RAPD analysis is one of the simplest and most accurate methods to identify epigenetic and somaclonal variations among variants. It has been used for the identification of mutations in Allium sativum L [33] and genetic stability in Rhynchostylis retusa [34]. Four mutant lines were established among variants of A. odoratum, which showed unique RAPD bands [Figure 9]. These mutant lines were denoted as M3V-1-M3V-4. Mutant line M3V-1 was obtained from 0.05% EMS treatment for 5 days, whereas M3V-2 was produced from 0.075% EMS treatment for 5 days. M3V-3 was formed from 0.1% EMS treatment for 5 days, and the M3V-4 mutant was obtained using EMS (0.05%) for 7 days. Similar results were noted in a study by Srivastava et al. [7].

Figure 9: RAPD analysis of hardened mutant plants.



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3.3. Evaluation of Mutants in M3 Generation

Among four mutant lines (M3V-1-M3V-4) isolated from EMS treatment in M3 generation, superior morphological mutants M3V-1, M3V-2, and M3V-3 evolved from EMS 0.05%, 0.075%, and 0.1% treatments for 5 days, respectively, showed superior morphological, stomatal osmolytes, pigments, and phenol contents than control and were significantly diverse in morphology among them also [Table 2]. Among the three mutant lines, M3V-1 showed the least plant height (3.49 ± 0.03 cm), weight (549.83 ± 6.76 mg), root length (1.93 ± 0.09 cm), and number of leaves (3.39 ± 0.09) but the longest (3.99 ± 0.04 cm) and thinnest (1.27 ± 0.03 cm) leaf compared to the control [Figures 10 and 11]. It can also be distinguished by having maximum chlorophyll contents (4.42 ± 0.11 μg/mg) and total phenol (42.6 ± 0.6 mgGAE/g DW) [Table 2]. The variation among three morphologically superior mutants (M3V-1, M3V-2, and M3V-3) can be explained as mutations of genes, the breaking of tightly linked regions and crossing over within these regions, enhanced recombination, or an individual or a combination of two or more such effects [35,36].

Figure 10: Leaf of control A. odoratum.



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Figure 11: Longer and thinner mutant leaf.



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Table 2: Effect of EMS on the morphology of M3 generation plants in Aerides odoratum.

EMS doses (%)Plant height (cm)Plant weight (mg)Number of leavesRoot length (cm)Leaf length (cm)Leaf breadth (cm)Length of stomata (mm)Stomatal density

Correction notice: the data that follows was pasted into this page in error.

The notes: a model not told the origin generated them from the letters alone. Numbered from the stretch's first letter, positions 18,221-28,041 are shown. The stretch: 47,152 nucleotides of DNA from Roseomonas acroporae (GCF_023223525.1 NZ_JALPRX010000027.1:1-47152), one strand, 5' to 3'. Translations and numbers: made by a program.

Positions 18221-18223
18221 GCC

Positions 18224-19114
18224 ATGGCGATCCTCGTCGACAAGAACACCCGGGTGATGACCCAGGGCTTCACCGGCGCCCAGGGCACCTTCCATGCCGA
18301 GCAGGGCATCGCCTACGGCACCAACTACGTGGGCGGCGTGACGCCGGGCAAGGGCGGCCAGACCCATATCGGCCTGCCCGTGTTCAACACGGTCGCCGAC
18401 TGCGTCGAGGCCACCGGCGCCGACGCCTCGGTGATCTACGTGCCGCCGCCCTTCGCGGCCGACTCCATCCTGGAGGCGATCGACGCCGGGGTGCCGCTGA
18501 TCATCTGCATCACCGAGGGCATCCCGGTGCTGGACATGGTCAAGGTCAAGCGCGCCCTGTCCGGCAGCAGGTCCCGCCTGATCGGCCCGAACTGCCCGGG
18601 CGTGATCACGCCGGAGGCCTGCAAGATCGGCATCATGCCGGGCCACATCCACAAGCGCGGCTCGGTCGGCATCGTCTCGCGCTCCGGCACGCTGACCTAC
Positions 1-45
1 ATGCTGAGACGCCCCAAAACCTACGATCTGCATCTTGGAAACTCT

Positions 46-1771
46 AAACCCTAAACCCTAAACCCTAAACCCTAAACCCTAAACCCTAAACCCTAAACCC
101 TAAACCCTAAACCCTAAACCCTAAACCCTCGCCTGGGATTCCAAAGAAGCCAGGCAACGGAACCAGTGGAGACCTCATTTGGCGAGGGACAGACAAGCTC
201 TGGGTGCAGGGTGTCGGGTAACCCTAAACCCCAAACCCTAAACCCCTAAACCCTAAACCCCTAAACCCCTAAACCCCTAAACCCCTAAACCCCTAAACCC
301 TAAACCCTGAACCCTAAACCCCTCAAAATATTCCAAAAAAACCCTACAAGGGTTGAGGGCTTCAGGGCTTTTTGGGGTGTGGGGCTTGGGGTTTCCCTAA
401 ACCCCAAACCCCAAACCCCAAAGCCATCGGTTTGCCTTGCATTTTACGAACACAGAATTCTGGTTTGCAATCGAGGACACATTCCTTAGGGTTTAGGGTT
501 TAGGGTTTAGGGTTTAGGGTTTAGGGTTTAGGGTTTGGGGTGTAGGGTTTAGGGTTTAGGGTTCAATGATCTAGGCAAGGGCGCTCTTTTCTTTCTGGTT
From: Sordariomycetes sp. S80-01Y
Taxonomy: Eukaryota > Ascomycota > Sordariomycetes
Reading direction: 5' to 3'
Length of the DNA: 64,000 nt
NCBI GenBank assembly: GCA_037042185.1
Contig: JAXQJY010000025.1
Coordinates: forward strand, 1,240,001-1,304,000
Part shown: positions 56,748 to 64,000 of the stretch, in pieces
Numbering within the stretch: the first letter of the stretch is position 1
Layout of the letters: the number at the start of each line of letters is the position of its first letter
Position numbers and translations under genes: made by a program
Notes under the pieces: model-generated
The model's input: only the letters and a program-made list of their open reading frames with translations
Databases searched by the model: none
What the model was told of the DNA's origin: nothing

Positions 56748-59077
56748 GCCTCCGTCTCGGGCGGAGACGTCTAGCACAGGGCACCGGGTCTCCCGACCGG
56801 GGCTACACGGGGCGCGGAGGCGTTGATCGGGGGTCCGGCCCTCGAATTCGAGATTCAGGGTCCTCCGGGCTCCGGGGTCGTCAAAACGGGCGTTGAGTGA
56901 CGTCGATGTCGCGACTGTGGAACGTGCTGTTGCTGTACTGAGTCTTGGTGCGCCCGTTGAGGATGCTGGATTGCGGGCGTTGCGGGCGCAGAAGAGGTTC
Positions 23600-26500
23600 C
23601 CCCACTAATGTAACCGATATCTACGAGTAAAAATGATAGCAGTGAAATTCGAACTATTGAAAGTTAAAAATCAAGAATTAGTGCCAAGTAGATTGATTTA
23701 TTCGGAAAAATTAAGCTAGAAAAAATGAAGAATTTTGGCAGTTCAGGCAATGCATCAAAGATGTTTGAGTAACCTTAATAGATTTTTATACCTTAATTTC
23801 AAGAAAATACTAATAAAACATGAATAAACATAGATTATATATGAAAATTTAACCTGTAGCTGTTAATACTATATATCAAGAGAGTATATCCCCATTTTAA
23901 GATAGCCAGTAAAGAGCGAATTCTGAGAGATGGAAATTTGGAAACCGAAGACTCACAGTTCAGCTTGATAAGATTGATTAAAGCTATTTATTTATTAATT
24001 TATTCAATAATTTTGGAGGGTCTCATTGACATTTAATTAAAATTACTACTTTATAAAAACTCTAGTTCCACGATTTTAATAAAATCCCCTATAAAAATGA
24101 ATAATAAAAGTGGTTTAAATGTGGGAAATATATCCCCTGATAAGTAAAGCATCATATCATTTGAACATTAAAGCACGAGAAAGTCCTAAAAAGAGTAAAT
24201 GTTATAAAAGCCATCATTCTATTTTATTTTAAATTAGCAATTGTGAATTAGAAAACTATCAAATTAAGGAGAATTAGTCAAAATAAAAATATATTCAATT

Control3.20±0.04520.60±9.242.94±0.061.47±0.072.89±0.071.36±0.0524.8±0.999.4±7.9
0.05% for 5 days (M3V-1)3.49±0.03549.83±6.763.39±0.091.93±0.093.99±0.041.27±0.0318.8±1.9118.9±1.5
0.075% for 5 days (M3V-2)4.48±0.08648.47±3.973.99±0.112.45±0.083.47±0.121.50±0.0721.4±1.6128.5±3.7
0.1% for 5 days (M3V-3)3.96±0.02595.03±9.503.67±0.132.95±0.133.69±0.071.67±0.1320.0±1.4136.0±5.9
0.05% for 7 days (M3V-4)3.27±0.04511.52±2.522.19±0.091.20±0.082.81±0.041.28±0.0423.8±1.6122.5±6.5

*All the data is mean±SD, P<0.05.

Mutant line M3V-2 showed maximum plant height 4.48 ± 0.08 cm, weight (648.47 ± 3.97 mg), number of leaves (3.99 ± 0.11), total soluble sugar (265.6 ± 5.6 μg/gDW), reducing sugar (228.5 ± 3.7 μg/gDW), and amino acids (161.2 ± 3.2 μg/gDW) [Table 3]. M3V-3 showed a maximum root length of 2.95 ± 0.13 cm and the broadest leaf (1.67 ± 0.13 cm) as significantly distinguishable morphological characters. Mutation by EMS is known to increase resistance to abiotic stress through the accumulation of osmolytes such as carbohydrates and amino acids. These compounds serve to maintain turgor pressure in the form of organic and inorganic compounds such as amino acids, sucrose, soluble sugars, reducing sugars, and various other solutes in the cytoplasm to increase the absorption of water from the soil [37,38]. In the present study, all morphological mutants showed an enhanced level of these osmolytes, which may be considered stress-resistant mutant lines for further studies.

Table 3: Effect of EMS on osmolytes, pigments, and total phenol concentration of M3 generation leaf in Aerides odoratum.

EMS doses (%)Total soluble sugar (mg/gDW)Reducing sugar (mg/gDW)Amino acids (mg/gDW)Total Chlorophyll (mg/mg)Carotenoid (mg/mg)Total phenol (mgGAE/g DW)
Control174.5±4.4123.2±6.788.4±5.53.22±0.051.50±0.0920.5±0.8
M3V-1199.7±3.8145.1±5.1139.1±8.44.42±0.112.32±0.1542.6±0.6
M3V-2265.6±5.6228.5±3.7161.2±3.23.91±0.142.62±0.1035.5±0.3
M3V-3223.4±6.2180.7±4.8107.4±4.74.19±0.171.91±0.0929.5±1.4
M3V-4188.0±3.4131.3±2.389.1±6.43.02±0.181.19±0.0721.8±3.2

*All the data is mean±SD, P<0.05.